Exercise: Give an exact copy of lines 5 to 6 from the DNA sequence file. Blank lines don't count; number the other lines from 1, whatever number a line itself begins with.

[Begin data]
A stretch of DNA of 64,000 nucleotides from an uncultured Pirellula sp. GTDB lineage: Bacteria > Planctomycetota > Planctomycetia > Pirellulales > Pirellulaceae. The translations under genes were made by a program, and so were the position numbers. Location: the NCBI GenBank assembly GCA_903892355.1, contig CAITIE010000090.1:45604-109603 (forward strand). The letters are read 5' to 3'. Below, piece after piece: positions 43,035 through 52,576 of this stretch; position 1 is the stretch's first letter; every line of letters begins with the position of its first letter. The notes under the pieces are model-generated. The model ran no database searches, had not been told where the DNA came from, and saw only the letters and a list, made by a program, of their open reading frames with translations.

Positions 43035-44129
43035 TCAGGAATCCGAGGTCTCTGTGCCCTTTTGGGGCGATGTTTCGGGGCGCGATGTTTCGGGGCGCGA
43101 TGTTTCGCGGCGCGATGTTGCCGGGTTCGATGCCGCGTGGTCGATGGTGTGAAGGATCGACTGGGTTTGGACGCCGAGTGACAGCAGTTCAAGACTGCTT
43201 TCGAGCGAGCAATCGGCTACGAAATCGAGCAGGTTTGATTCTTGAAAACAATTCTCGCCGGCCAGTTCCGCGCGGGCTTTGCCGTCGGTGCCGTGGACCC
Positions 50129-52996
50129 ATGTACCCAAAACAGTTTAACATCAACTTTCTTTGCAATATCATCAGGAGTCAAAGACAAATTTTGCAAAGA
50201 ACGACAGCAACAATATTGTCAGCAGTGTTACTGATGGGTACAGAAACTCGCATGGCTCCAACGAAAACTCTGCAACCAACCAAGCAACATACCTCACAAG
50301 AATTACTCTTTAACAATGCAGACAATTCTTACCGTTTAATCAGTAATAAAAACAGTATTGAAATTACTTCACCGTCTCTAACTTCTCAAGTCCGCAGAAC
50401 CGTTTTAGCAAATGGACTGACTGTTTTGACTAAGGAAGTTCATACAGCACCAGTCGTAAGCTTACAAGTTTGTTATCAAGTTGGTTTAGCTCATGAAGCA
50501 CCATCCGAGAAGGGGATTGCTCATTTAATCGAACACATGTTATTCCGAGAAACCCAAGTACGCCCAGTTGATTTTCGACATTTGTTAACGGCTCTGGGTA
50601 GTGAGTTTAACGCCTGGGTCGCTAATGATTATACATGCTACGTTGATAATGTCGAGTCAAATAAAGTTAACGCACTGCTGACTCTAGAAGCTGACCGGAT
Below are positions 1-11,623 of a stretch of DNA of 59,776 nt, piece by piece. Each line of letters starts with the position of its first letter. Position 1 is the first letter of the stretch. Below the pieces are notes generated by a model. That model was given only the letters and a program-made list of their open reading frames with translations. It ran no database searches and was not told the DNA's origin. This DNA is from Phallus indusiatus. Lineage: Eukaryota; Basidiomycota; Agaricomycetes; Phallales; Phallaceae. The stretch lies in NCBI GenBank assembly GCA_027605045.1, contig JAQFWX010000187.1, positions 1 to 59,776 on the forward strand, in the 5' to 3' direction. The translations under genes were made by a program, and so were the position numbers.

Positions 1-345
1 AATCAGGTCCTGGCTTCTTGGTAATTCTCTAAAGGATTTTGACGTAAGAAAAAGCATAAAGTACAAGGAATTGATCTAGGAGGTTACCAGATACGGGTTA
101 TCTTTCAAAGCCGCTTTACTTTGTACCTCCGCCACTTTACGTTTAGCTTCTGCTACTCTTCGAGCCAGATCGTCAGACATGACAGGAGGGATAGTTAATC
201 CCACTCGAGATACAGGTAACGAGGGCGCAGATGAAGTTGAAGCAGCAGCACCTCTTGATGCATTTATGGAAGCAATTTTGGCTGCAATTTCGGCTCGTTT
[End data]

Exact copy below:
43201 TCGAGCGAGCAATCGGCTACGAAATCGAGCAGGTTTGATTCTTGAAAACAATTCTCGCCGGCCAGTTCCGCGCGGGCTTTGCCGTCGGTGCCGTGGACCC
Positions 50129-52996